What if I Create a Joint Tenancy With My Child?
Zimmer Law Firm can help you to explore the efficacy of different estate planning ideas, including creating a joint tenancy with child. There are pros and cons to this approach, so you need to ensure that you have talked with an attorney about whether creating a joint tenancy is the right choice for you.
Creating a joint tenancy with child is just one of many approaches that people consider to try to help them pass property quickly and effectively after their death. It may not always be the best approach to take, as there are other legal tools that can also allow property to transfer outside of probate.
However, in some cases it can be a simple and effective solution. Our firm will discuss this and other options with you to help you make the right choice about what you should do to protect your wealth and pass it onto your children.
To find out more about the ways in which Zimmer Law Firm can help you with joint ownership and other estate planning tools, give us a call today.
What Happens if You Create a Joint Tenancy With Child?
Many parents think about creating a joint tenancy with their child in order for a child to more easily inherit property. If you create a joint tenancy with rights of survivorship, then your child can immediately become the owner of the property upon death. There is no need for the property to pass through the probate process, which can be a time consuming process, as well as a stressful and expensive process.
A joint tenancy with child does, in fact, provide the benefits of quickly transferring assets to children and it does keep the property outside of the probate process. Probate can take around a year to complete and the costs of probate can total around three percent to seven percent of the estate’s value, according to Investopedia. Because of the big downsides to probate, it is a big advantage to be able to move property to co-owners automatically after death.
However, there is also a downside risk as well. If a child is a joint owner, then financial issues or bad decisions that the child makes could impact the parent’s property. For example, if a child jointly owns property with a parent and the child is sued, the property could be considered one of the child’s assets even though it is jointly owned. This could mean that it could end up with a lien placed on it in order to satisfy a judgement against a child.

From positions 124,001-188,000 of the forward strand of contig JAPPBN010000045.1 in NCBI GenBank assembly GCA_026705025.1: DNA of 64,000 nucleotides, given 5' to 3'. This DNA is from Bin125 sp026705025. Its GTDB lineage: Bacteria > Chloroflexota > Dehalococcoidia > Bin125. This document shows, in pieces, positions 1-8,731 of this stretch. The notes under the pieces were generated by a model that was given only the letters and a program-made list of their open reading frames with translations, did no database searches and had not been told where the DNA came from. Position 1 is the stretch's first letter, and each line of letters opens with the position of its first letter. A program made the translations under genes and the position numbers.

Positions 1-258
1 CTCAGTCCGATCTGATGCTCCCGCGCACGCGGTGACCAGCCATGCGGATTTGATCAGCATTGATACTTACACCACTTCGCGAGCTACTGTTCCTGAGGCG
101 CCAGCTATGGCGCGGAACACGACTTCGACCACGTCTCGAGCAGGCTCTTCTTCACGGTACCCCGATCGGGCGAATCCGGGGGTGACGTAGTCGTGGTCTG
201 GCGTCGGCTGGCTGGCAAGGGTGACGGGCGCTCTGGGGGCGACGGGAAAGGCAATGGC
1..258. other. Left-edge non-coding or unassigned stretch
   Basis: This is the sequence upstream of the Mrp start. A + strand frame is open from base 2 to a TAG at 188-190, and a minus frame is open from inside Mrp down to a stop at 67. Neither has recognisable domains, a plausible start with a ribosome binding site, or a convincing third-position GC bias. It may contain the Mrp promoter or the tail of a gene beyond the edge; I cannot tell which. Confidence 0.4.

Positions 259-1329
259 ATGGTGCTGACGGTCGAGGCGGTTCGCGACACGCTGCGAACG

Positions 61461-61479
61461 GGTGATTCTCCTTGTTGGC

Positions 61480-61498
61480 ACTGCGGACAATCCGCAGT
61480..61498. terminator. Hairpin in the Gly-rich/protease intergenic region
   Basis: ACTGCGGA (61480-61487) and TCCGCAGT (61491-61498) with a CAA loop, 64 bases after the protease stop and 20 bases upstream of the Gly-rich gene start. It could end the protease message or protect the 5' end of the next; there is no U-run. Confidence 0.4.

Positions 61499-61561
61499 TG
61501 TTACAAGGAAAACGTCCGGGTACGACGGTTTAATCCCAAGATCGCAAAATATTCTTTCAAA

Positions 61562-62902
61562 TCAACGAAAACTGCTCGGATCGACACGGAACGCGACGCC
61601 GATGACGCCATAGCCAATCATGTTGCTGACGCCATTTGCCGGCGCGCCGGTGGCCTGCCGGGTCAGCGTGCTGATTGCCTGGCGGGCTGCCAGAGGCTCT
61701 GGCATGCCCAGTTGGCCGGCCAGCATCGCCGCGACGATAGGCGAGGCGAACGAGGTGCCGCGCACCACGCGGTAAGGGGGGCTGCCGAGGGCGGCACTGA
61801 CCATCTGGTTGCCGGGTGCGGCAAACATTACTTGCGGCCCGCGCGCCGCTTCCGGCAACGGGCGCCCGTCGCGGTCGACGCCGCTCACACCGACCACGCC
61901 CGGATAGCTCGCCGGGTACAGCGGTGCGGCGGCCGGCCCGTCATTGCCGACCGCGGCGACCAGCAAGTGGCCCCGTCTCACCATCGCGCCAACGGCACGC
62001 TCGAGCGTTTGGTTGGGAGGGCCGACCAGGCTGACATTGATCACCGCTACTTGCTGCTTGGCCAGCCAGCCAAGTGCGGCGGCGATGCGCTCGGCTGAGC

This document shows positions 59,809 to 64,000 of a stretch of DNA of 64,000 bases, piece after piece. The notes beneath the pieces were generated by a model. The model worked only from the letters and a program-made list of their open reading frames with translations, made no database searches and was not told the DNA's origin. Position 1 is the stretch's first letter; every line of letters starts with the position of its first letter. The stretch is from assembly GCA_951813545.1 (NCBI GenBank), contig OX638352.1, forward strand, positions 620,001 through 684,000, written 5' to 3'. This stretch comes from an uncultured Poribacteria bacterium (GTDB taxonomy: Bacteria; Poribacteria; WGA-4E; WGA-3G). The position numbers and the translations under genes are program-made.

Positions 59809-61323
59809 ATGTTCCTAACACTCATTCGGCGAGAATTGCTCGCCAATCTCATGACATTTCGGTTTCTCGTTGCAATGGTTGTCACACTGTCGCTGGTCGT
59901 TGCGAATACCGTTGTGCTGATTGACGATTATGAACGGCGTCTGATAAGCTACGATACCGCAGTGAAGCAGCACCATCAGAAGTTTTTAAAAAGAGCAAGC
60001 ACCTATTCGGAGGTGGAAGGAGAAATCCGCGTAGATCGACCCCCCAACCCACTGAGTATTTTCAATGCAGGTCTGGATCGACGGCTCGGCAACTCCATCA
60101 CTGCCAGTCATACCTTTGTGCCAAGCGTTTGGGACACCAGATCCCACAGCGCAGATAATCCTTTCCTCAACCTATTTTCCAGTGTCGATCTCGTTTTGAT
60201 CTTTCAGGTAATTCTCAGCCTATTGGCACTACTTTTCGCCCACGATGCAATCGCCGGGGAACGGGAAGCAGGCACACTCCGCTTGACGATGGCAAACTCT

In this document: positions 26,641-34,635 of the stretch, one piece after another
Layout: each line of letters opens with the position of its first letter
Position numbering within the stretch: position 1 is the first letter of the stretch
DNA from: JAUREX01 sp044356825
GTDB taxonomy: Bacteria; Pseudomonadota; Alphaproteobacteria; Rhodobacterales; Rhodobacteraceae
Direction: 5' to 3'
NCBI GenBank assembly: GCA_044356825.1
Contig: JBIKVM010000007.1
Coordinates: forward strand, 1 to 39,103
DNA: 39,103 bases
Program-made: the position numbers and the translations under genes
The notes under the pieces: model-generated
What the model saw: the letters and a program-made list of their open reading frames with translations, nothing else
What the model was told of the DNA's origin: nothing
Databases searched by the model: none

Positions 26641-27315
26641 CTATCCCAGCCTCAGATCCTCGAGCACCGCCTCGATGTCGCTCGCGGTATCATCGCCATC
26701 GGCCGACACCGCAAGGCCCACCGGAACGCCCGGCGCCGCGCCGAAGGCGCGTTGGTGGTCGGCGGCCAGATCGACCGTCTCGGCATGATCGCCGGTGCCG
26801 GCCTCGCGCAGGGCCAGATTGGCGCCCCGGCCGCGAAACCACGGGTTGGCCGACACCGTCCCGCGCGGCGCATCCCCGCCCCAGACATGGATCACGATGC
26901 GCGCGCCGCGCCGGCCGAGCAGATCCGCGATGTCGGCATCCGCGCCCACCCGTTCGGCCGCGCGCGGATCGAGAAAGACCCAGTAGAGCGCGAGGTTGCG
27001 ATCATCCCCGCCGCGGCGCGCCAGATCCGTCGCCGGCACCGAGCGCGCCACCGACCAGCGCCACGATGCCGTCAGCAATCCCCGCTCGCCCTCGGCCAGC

If a child is a co-owner, the parent also looses some control over what happens to the house. If the parent passes away and specifies his or her entire estate should go to someone other than the child, the house would still go to the child because of the co-ownership. If a parent decided the child should not be listed as a co-owner any more, then the parent would need to convince the child to give up his claim on the property or would need to go to court to get a court order for the child’s name to be removed — and this might not always be possible.
If a child got into financial debt, this could also result in the jointly-owned property being at risk. And, if the child got divorced, then this could also result in the jointly-owned property becoming a part of divorce proceedings and the child’s spouse could try to claim that the property should be divided as part of the dissolution of the marriage.
Getting Help From an Estate Planning Lawyer
An estate planning lawyer at Zimmer Law Firm can provide you with insight into the pros and cons of all different estate planning tools and all different tools used to protect assets and pass them on. We can offer advice on joint tenancy with child and other ways of transferring wealth, and can help you to put comprehensive plans in place that are right for your personal and family situation.
To find out more about the ways in which our firm can help with all legal issues related to estate planning and asset protection, join us for a free seminar. You can also give us a call at 513-721-1513 at any time to start making a customized plan that is right for you and your family.